Bio


Zinaida Good, Ph.D. is a postdoctoral fellow working at the intersection of systems biology and cancer immunotherapy at Stanford University. Good’s research with Crystal L. Mackall and Sylvia K. Plevritis is focused on investigating why engineered cellular immunotherapies succeed or fail in patients. Leveraging multimodal single-cell analysis, tumor microenvironment imaging, and data integration, she aims to identify features of optimal engineered T cells from patient data. Good earned her doctorate in computational and systems immunology from Stanford University in 2018, where she trained with Garry P. Nolan and Sean C. Bendall. Her background is in immunology — with bachelor’s and master’s degrees from the University of British Columbia — and oncology, having worked for two years in discovery oncology at Genentech. Good is an inventor on two patent applications, has co-authored 12 papers, published four first-author manuscripts (Good and Sarno et al. Nature Medicine, 2018; Good et al. Nature Biotechnology, 2019; Good et al. Trends in Immunology, 2019; Good and Spiegel et al. Nature Medicine, 2022), and has been named a Parker Institute for Cancer Immunotherapy Scholar, a Stanford Cancer Institute Fellow, and an Arthur and Sandra Irving Cancer Immunology Fellow. Good’s long-term goal is to understand and enhance engineered cellular immunotherapies for patients with cancer.

Academic Appointments


  • Instructor, Stanford Institutes of Medicine

Honors & Awards


  • In-Kind Pilot Project Support: July 6, 2022 – July 5, 2023, 10x Genomics and Parker Institute for Cancer Immunotherapy (2022 – 2023)
  • Arthur and Sandra Irving Fellow, Arthur and Sandra Irving Cancer Immunology Symposium (2022)
  • NK and Irene Cheung Family Scholar, Keystone Symposia (2022)
  • Stanford Cancer Institute Fellow: July 1, 2020 – June 30, 2021, Stanford Cancer Institute (2020 – 2021)
  • ASH 2019 Abstract Achievement Award, American Society of Hematology (2019)
  • Best Q1 2019 Paper (1 of 3 papers selected), Parker Institute for Cancer Immunotherapy (2019)
  • Parker Institute for Cancer Immunotherapy Scholar: April 22, 2018 – May 30, 2020, Parker Institute for Cancer Immunotherapy (2018 – 2020)
  • Keystone Symposium Scholar, Keystone Symposia (2018)
  • CYTO Image Analysis Challenge Finalist, International Society for Advancement of Cytometry (2017)
  • Stanford Biosciences Travel Grant (3 times), Stanford University (2016 – 2018)
  • CYTO Student Travel Award (2 times), International Society for Advancement of Cytometry (2016 – 2017)
  • CYTO Exceptional Student Award Finalist, International Society for Advancement of Cytometry (2016)
  • Featured Wikipedia Editor (2 times), Wikimedia Foundation (2012 – 2013)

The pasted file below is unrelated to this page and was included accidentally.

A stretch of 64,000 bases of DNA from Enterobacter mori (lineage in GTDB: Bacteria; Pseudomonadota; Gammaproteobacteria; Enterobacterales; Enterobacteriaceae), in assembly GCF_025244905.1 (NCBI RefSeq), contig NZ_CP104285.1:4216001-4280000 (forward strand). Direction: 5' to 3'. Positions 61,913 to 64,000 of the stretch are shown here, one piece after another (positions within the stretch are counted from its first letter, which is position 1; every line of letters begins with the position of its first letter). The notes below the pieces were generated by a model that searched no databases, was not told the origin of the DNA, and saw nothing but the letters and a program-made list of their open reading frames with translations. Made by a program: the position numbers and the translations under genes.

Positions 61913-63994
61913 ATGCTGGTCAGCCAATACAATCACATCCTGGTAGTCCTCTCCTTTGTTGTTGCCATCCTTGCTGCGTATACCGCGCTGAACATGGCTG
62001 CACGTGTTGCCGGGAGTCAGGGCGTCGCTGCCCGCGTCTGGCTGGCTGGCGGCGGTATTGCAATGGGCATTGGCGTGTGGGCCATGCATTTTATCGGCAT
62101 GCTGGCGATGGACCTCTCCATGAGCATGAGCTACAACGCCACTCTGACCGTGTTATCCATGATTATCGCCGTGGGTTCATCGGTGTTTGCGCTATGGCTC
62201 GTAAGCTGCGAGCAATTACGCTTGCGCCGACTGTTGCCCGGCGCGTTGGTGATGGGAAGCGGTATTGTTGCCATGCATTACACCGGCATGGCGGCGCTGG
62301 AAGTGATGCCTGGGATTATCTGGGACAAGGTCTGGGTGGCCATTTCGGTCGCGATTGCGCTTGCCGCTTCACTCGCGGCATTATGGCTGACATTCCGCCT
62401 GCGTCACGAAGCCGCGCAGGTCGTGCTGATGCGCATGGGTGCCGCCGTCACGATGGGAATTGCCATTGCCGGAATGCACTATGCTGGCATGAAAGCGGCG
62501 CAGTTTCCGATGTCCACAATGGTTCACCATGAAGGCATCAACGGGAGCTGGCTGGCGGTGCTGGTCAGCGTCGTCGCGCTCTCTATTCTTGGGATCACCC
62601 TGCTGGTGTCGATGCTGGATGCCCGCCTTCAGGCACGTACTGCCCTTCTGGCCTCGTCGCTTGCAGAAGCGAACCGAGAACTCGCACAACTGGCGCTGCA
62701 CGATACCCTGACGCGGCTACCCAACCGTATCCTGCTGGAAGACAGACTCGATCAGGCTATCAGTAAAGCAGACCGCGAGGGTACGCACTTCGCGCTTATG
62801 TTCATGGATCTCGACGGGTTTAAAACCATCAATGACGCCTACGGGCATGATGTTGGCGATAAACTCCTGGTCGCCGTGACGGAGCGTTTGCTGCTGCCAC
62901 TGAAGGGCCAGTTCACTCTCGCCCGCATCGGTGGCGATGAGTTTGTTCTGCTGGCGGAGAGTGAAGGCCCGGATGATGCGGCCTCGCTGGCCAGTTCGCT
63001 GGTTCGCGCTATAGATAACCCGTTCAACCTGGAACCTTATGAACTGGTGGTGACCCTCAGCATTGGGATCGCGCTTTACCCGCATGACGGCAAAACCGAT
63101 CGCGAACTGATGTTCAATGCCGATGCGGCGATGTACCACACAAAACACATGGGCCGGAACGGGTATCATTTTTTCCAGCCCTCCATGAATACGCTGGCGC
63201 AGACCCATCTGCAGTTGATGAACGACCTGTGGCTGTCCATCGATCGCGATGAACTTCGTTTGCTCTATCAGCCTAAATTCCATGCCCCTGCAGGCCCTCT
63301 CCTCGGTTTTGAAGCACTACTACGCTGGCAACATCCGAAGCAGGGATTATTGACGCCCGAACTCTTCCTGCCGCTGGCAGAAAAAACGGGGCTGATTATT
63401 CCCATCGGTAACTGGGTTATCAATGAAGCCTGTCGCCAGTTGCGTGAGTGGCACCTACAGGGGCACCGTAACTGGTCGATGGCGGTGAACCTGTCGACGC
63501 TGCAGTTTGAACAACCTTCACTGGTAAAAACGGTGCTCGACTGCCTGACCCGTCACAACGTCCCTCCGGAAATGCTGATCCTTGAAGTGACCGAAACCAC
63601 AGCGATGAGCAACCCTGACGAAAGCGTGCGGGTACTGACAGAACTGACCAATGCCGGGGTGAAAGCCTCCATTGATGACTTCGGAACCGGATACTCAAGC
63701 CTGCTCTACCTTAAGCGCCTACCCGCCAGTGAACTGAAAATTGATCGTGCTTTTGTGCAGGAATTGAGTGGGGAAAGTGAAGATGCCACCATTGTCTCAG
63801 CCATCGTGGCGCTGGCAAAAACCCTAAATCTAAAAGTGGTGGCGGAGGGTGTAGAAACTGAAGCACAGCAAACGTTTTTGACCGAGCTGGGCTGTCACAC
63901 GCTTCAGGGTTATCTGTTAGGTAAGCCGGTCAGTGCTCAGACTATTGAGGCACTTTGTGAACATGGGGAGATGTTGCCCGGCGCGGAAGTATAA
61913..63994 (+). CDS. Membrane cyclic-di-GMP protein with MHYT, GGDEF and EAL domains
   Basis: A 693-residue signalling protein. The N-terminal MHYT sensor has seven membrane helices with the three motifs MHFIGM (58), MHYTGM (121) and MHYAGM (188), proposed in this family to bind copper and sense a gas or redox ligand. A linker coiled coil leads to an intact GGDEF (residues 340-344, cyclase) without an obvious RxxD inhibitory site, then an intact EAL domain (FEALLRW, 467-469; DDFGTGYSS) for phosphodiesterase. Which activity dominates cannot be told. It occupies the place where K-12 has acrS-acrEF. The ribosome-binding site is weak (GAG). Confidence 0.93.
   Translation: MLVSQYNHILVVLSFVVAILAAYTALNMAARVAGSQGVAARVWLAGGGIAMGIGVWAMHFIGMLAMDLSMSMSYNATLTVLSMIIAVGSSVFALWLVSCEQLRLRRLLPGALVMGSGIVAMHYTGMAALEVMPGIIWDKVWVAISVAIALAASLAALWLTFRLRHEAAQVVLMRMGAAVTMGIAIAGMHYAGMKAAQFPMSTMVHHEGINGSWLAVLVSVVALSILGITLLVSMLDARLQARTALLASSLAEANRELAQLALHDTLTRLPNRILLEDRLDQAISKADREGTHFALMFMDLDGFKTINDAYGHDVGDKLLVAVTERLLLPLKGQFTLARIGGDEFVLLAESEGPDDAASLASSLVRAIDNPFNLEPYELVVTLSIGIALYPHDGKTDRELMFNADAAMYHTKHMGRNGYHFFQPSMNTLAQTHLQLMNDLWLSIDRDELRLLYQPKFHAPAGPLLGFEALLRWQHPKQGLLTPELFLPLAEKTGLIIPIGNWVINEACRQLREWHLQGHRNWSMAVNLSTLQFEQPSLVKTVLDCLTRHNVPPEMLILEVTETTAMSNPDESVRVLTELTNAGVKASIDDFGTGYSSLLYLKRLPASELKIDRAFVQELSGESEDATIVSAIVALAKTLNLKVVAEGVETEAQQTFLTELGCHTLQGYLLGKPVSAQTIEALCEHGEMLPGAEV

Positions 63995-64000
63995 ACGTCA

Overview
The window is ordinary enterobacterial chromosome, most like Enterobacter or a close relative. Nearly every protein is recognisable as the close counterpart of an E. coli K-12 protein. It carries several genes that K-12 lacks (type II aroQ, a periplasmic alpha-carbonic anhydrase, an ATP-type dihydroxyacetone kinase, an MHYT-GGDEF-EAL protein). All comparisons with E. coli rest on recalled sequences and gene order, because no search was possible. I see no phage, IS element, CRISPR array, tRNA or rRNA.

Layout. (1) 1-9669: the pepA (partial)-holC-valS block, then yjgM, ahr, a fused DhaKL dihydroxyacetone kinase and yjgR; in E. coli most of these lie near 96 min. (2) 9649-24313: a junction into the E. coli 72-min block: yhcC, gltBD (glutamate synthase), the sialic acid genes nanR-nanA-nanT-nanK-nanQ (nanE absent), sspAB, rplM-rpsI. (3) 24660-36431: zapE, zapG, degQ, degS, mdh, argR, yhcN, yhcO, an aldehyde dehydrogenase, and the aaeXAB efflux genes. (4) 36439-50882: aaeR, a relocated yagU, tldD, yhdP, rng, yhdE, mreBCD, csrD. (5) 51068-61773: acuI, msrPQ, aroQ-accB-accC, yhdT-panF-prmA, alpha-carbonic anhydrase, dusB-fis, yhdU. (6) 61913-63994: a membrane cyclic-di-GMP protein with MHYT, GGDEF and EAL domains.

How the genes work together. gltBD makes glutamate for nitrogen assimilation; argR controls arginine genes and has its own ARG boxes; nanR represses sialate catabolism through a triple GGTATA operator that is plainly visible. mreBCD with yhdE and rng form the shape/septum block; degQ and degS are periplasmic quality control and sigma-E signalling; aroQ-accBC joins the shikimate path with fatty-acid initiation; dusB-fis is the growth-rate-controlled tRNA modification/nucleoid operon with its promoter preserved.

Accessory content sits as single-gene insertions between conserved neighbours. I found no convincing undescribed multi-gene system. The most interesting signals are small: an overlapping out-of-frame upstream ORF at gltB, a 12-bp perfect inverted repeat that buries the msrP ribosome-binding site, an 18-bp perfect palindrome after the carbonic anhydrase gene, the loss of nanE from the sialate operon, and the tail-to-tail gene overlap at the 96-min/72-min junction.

• 4th Prize in Speed Poster Competition, ImmunoVancouver Conference (2011)
  • Member of the DARPA Shredder Challenge Winning Team “All Your Shreds Are Belong to Us”, Defense Advanced Research Projects Agency (2011)
  • 2nd Prize in the Life Sciences Institute Junior Poster Competition, University of British Columbia (2009)
  • Graduate Entrance Scholarship, University of British Columbia (2008)

Boards, Advisory Committees, Professional Organizations


  • Member, Society for Immunotherapy of Cancer (2021 - Present)
  • Member, American Society of Hematology (2019 - Present)
  • Member, Parker Institute for Cancer Immunotherapy (2017 - Present)
  • Associate Member, American Association for Cancer Research (2016 - Present)
  • Member, International Society for the Advancement of Cytometry (2016 - 2018)
  • Member, International Society for Stem Cell Research (2015 - 2016)
  • Member, Canadian Society for Immunology (2009 - 2012)
  • Member, American Association for the Advancement of Science (2009 - 2011)
  • Member, Canadian Student Biotechnology Network (2005 - 2011)

Professional Education


  • Doctor of Philosophy, Stanford University, IMMUN-PHD (2018)
  • Master of Science, University of British Columbia, Microbiology & Immunology (2012)
  • Bachelor of Science, University of British Columbia, Microbiology & Immunology (2008)

Stanford Advisors


All Publications


  • Post-infusion CAR T-Reg cells identify patients resistant to CD19-CAR therapy NATURE MEDICINE Good, Z., Spiegel, J. Y., Sahaf, B., Malipatlolla, M. B., Ehlinger, Z. J., Kurra, S., Desai, M. H., Reynolds, W. D., Lin, A., Vandris, P., Wu, F., Prabhu, S., Hamilton, M. P., Tamaresis, J. S., Hanson, P. J., Patel, S., Feldman, S. A., Frank, M. J., Baird, J. H., Muffly, L., Claire, G. K., Craig, J., Kong, K. A., Wagh, D., Coller, J., Bendall, S. C., Tibshirani, R. J., Plevritis, S. K., Miklos, D. B., Mackall, C. L. 2022

    Abstract